Finance News & Insights

IRS offers new guidance on correcting HSA deduction errors

You know it’s a great one-two punch for containing healthcare costs: Pair a high deductible health plan (HDHP) with a health savings account (HSA). These days more and more employees are signing on, which means more contributions for your payroll team to handle.

So what happens if they make a mistake with an HSA contribution? Of course, Payroll prides itself on its collective precision, but they’re only human. And errors can creep in … sometimes even for reasons out of their control.

Which is why a recently released Chief Counsel letter is such good news.

It outlines a whole series of possible contribution mistakes where your company can recoup the cash. Here’s what you need to know:

Tell your team not to sweat these

In the past IRS had identified two circumstances under which Payroll can recoup HSA contributions made in error:

  • if they exceeded the maximum annual limit, and
  • if the employee wasn’t eligible to participate in the first place.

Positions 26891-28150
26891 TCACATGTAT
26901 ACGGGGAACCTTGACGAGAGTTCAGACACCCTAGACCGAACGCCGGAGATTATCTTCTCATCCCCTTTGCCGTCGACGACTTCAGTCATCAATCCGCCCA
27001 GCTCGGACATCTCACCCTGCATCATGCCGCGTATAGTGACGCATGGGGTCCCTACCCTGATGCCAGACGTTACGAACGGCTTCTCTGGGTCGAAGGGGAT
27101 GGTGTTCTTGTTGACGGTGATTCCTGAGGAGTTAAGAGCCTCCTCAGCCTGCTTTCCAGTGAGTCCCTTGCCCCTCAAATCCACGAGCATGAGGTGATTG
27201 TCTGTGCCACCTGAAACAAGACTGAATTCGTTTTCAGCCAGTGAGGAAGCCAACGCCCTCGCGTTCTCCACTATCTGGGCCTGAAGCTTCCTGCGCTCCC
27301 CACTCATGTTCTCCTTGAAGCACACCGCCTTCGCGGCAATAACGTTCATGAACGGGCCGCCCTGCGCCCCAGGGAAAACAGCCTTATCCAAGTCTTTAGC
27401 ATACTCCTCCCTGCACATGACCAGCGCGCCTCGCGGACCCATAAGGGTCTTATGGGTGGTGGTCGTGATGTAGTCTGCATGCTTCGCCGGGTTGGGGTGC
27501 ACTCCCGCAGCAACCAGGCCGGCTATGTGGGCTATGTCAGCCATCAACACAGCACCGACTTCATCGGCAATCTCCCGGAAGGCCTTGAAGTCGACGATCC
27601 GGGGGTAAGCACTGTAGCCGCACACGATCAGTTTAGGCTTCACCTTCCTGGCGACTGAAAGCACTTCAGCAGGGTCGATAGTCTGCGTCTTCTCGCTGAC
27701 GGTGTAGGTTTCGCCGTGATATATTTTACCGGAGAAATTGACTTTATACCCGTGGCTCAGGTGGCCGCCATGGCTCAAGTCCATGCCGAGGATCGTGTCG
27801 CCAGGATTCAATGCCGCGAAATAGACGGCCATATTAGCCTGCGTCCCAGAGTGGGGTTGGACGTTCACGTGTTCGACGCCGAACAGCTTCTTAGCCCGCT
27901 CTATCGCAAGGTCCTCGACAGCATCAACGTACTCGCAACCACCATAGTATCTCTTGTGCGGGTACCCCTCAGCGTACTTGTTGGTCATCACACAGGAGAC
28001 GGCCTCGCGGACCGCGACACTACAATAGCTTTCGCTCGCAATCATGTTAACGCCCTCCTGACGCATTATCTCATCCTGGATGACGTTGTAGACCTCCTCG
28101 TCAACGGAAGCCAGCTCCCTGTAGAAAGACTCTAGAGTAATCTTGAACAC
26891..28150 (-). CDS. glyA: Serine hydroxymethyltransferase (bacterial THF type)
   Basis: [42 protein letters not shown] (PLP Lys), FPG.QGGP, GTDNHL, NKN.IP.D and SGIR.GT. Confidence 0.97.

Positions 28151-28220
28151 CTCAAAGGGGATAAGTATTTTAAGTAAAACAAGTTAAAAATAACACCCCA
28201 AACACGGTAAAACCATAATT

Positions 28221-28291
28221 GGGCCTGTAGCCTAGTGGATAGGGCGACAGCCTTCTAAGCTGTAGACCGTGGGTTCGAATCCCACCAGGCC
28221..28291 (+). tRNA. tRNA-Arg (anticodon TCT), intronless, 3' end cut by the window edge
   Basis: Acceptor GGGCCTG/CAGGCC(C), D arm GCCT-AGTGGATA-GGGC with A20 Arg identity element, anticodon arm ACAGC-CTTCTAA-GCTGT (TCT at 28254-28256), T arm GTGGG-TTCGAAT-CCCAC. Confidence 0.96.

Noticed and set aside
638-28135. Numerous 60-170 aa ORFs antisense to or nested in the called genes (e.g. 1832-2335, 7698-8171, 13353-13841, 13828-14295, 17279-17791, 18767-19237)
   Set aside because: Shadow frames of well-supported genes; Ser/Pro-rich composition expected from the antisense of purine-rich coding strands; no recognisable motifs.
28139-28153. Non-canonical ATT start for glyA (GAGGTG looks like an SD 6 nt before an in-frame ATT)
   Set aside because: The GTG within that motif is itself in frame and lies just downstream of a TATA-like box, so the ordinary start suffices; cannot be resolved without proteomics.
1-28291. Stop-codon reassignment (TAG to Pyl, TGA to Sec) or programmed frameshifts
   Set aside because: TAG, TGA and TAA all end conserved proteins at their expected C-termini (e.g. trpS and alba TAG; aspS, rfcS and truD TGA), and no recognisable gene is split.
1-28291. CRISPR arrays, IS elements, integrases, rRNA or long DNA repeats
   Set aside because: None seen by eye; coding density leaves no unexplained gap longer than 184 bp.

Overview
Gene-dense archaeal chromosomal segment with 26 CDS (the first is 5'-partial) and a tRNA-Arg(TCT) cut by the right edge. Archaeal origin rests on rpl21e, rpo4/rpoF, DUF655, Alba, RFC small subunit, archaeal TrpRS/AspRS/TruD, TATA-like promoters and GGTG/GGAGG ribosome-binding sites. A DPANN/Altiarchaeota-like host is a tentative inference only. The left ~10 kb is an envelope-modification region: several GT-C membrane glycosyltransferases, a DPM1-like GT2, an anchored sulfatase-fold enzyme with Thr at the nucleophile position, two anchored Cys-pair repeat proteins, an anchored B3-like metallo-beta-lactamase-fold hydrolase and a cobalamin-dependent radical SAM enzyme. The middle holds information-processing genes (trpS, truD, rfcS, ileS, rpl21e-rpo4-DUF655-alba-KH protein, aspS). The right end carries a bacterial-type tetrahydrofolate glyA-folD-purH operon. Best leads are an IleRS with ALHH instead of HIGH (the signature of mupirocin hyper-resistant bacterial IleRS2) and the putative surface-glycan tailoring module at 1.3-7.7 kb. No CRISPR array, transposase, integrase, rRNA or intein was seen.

But this latest Chief Counsel letter offers you several other common scenarios you might find yourself in.

Make sure Payroll realizes – you can also likely recoup the contribution outright in these seven instances, too:

  1. deductions are higher than the employee specified
  2. contributions went to the wrong employee
  3. a payroll administrator (in-house or third party) enters an incorrect amount for the deduction
  4. duplicate payroll files are transmitted, giving an employee a double HSA contribution
  5. an employee’s change to a payroll election isn’t processed in time, so the wrong amount is withheld
  6. the amount the employee receives is incorrect due to a calculation error, such as using the wrong number of pay periods to calculate the total deduction for the year, and
  7. a decimal place is moved, causing a too-large contribution.

What you’re working with in 2019

To make sure your team is working with the right numbers for this year, here’s a refresher on the current HAS and HDHP limits for 2019, according to Revenue Procedure 2018-30:

  • The maximum HSA contribution for an individual with self-only HDHP coverage: $3,500 (up $50).
  • The maximum HSA contribution for family HDHP coverage: $7,000 ($100 over the current $6,900).
  • The maximum amount for an HDHP out of pocket for self-only coverage (including deductibles, co-pays and co-insurance – but not premiums): $6,750 (up $100).
  • The max out-of-pocket limit for an HDHP participant with a family plan: $13,500 (up $100).
  • The minimum deductible HDHP coverage holds steady: $1,350 for self-only and $2,700 for family coverage.
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